In a frenetic final day of campaigning, U.S. Rep. Bobby Schilling, R-Colona, and Democrat Cheri Bustos pushed for votes right to the last minute in one of the most closely watched congressional elections in the country.
Rep. Schilling rallied supporters at his campaign office, where he was joined by U.S. Rep. Aaron Schock, R-Peoria, and David Keene, the president of the National Rifle Association.
"We've run a tough campaign right the way through," Rep. Schilling said before a crowd of supporters. "It's one of those things were you just don't give up, ever."
Meanwhile, Ms. Bustos, of East Moline, made a final trip to Freeport to meet with Sensata Technologies workers, whose jobs are being sent to China and whose plight has become the central plank of her campaign.
"I am running for Congress to give Illinoisans like these workers a voice in Washington, to end the incentives for outsourcing and to bring American jobs home," she said.
The Illinois 17th Congressional District election is one of the hottest races in the nation as Republicans work to hold on to a seat Democrats desperately want to win back after losing it in 2010.Former President Bill Clinton recorded a robocall released Monday that urged voters to support Ms. Bustos and underlined the district's importance to the Democratic Party.
The Schilling campaign, meanwhile, offered free pizza to volunteers working late into the night to get out the incumbent's vote across the 14 counties that make up the 17th District.
It wasn't just Ms. Bustos and Rep. Schilling who were hitting the campaign trail on Monday in a final hunt for votes.
Illinois State Treasurer Dan Rutherford, a Republican, traveled to Milan to boost candidates for state office and the Rock Island County Board.Republicans are seeking to wrest control of the board from Democrats for the first time since 1972.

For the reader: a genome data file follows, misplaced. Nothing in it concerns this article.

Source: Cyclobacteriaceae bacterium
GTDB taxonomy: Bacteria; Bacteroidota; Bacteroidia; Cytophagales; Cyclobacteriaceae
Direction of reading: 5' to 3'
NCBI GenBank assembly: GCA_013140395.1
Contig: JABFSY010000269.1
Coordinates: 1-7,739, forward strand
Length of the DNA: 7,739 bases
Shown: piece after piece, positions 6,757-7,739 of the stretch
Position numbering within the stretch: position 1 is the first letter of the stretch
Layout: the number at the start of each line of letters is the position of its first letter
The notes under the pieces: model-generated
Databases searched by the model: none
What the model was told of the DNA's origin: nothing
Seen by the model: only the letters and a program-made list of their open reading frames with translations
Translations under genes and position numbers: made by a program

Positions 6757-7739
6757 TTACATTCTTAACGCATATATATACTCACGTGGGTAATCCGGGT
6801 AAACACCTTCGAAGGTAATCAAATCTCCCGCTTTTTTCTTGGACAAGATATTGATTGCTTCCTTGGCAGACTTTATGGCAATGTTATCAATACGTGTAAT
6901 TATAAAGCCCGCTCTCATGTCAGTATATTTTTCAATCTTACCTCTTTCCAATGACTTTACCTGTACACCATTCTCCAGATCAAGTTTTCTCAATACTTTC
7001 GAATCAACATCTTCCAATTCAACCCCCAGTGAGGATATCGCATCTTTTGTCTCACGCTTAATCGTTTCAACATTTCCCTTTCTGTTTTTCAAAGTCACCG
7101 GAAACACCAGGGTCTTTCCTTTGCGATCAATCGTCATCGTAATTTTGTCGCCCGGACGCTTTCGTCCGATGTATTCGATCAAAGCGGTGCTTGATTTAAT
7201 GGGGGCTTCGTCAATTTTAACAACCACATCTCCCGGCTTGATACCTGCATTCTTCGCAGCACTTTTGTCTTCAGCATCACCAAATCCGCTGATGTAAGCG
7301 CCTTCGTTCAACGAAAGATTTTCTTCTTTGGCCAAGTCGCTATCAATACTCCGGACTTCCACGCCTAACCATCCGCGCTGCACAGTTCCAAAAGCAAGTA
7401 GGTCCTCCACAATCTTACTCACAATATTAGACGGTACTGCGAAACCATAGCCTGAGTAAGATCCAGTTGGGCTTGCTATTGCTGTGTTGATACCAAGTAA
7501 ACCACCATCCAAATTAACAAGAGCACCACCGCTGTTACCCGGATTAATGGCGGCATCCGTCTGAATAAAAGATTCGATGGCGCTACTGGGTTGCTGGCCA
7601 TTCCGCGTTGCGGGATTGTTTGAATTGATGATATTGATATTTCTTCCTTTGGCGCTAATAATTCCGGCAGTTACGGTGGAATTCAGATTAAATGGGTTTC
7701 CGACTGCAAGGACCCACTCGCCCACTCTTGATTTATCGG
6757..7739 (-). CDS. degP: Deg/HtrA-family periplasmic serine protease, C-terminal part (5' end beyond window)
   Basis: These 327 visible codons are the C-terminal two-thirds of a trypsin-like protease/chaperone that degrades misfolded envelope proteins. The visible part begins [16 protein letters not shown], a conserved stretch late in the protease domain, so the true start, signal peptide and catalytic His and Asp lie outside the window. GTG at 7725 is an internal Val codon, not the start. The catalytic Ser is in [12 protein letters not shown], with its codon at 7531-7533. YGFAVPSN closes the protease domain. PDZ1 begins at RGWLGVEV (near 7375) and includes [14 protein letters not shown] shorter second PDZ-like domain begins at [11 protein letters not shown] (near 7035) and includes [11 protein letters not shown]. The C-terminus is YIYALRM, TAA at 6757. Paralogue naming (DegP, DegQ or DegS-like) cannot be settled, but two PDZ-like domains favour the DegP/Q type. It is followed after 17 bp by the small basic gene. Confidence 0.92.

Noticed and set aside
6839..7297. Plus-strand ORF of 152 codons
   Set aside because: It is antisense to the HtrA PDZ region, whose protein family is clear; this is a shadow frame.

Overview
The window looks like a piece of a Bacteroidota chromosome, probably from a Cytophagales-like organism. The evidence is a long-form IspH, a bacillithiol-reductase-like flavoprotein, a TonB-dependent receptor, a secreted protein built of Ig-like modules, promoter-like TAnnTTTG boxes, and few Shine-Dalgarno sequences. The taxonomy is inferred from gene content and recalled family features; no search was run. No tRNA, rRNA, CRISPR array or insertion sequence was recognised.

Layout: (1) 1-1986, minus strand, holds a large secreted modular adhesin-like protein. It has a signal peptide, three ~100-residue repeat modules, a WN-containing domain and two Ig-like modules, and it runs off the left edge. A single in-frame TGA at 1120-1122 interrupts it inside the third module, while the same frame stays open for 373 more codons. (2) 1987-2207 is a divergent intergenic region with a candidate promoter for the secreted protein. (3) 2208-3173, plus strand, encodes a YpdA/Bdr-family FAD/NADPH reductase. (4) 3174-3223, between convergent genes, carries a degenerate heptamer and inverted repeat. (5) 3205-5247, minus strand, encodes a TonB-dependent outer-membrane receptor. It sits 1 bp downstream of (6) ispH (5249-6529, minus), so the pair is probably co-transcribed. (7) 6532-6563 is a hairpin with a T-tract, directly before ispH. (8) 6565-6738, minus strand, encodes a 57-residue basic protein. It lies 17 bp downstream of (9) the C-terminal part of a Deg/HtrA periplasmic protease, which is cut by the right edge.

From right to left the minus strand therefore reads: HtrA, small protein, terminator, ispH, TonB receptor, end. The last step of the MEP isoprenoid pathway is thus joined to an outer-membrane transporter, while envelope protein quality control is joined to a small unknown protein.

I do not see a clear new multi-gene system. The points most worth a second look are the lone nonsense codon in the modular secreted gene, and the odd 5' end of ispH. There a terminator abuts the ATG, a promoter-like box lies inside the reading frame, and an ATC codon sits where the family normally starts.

"Two of the most important things we can do by the close of 7 p.m. tomorrow night will be help elect the next president of the United States and help elect a Republican county board," Mr. Rutherford said at Elliott Aviation.
Democrats remain confident that they will retain control of the county board.
"I think it's unlikely the Republicans will get the majority," said Rock Island County Board member Don Johnston, D-Moline. "In presidential elections you get a lot larger turnout which, frankly, benefits us."
Iowa's status as a battleground state also has helped make the Quad-Cities a hot spot for the presidential campaign.
On Sunday, U.S. Sens. Dick Durbin, D-Ill., and Tom Harkin, D-Iowa, came to Davenport to campaign for President Barack Obama. On Monday, Republican National Committee Chairman Reince Prebus dropped by a Republican phone bank, also in Davenport, to rally volunteers.
Today is Thursday, Dec. 5, the 339th day of 2013. There are 26 days left in the year. 1863 -- 150 years ago: A new passenger car has been placed on the Coal Valley railroad, and R.R. Cable is running the trains at present. 1888 -- 125 years ago: The Rev. G.W. Gue preached a convincing sermon on the need of a new First Methodist Church in Rock Island 1913 -- 100 years ago: Dr. W.S. Marquis preached his farewell sermon at Broadway Presbyterian Church to the combined congregations from First Methodist, First Baptist, United Presbyterian and South Park Presbyterian churches. 1938 -- 75 years ago: Rock Island's mayor is seeking to enforce the rules governing PWA projects in the city which state that local men are to be hired for the work. 1963 -- 50 years ago: The Argus Santa Claus requests that the names of needy Rock Island boys and girls through 12 years of age be registered by parents or guardians from 10 a.m. to 4 p.m. on Dec. 11or Dec. 14. 1988 -- 25 years ago: Alcoa and its employee union have reached tentative agreement on a 43-month labor contract covering about 7,500 workers at six plants, including 1,900 employees at Alcoa's Davenport Works, company and union officials said today.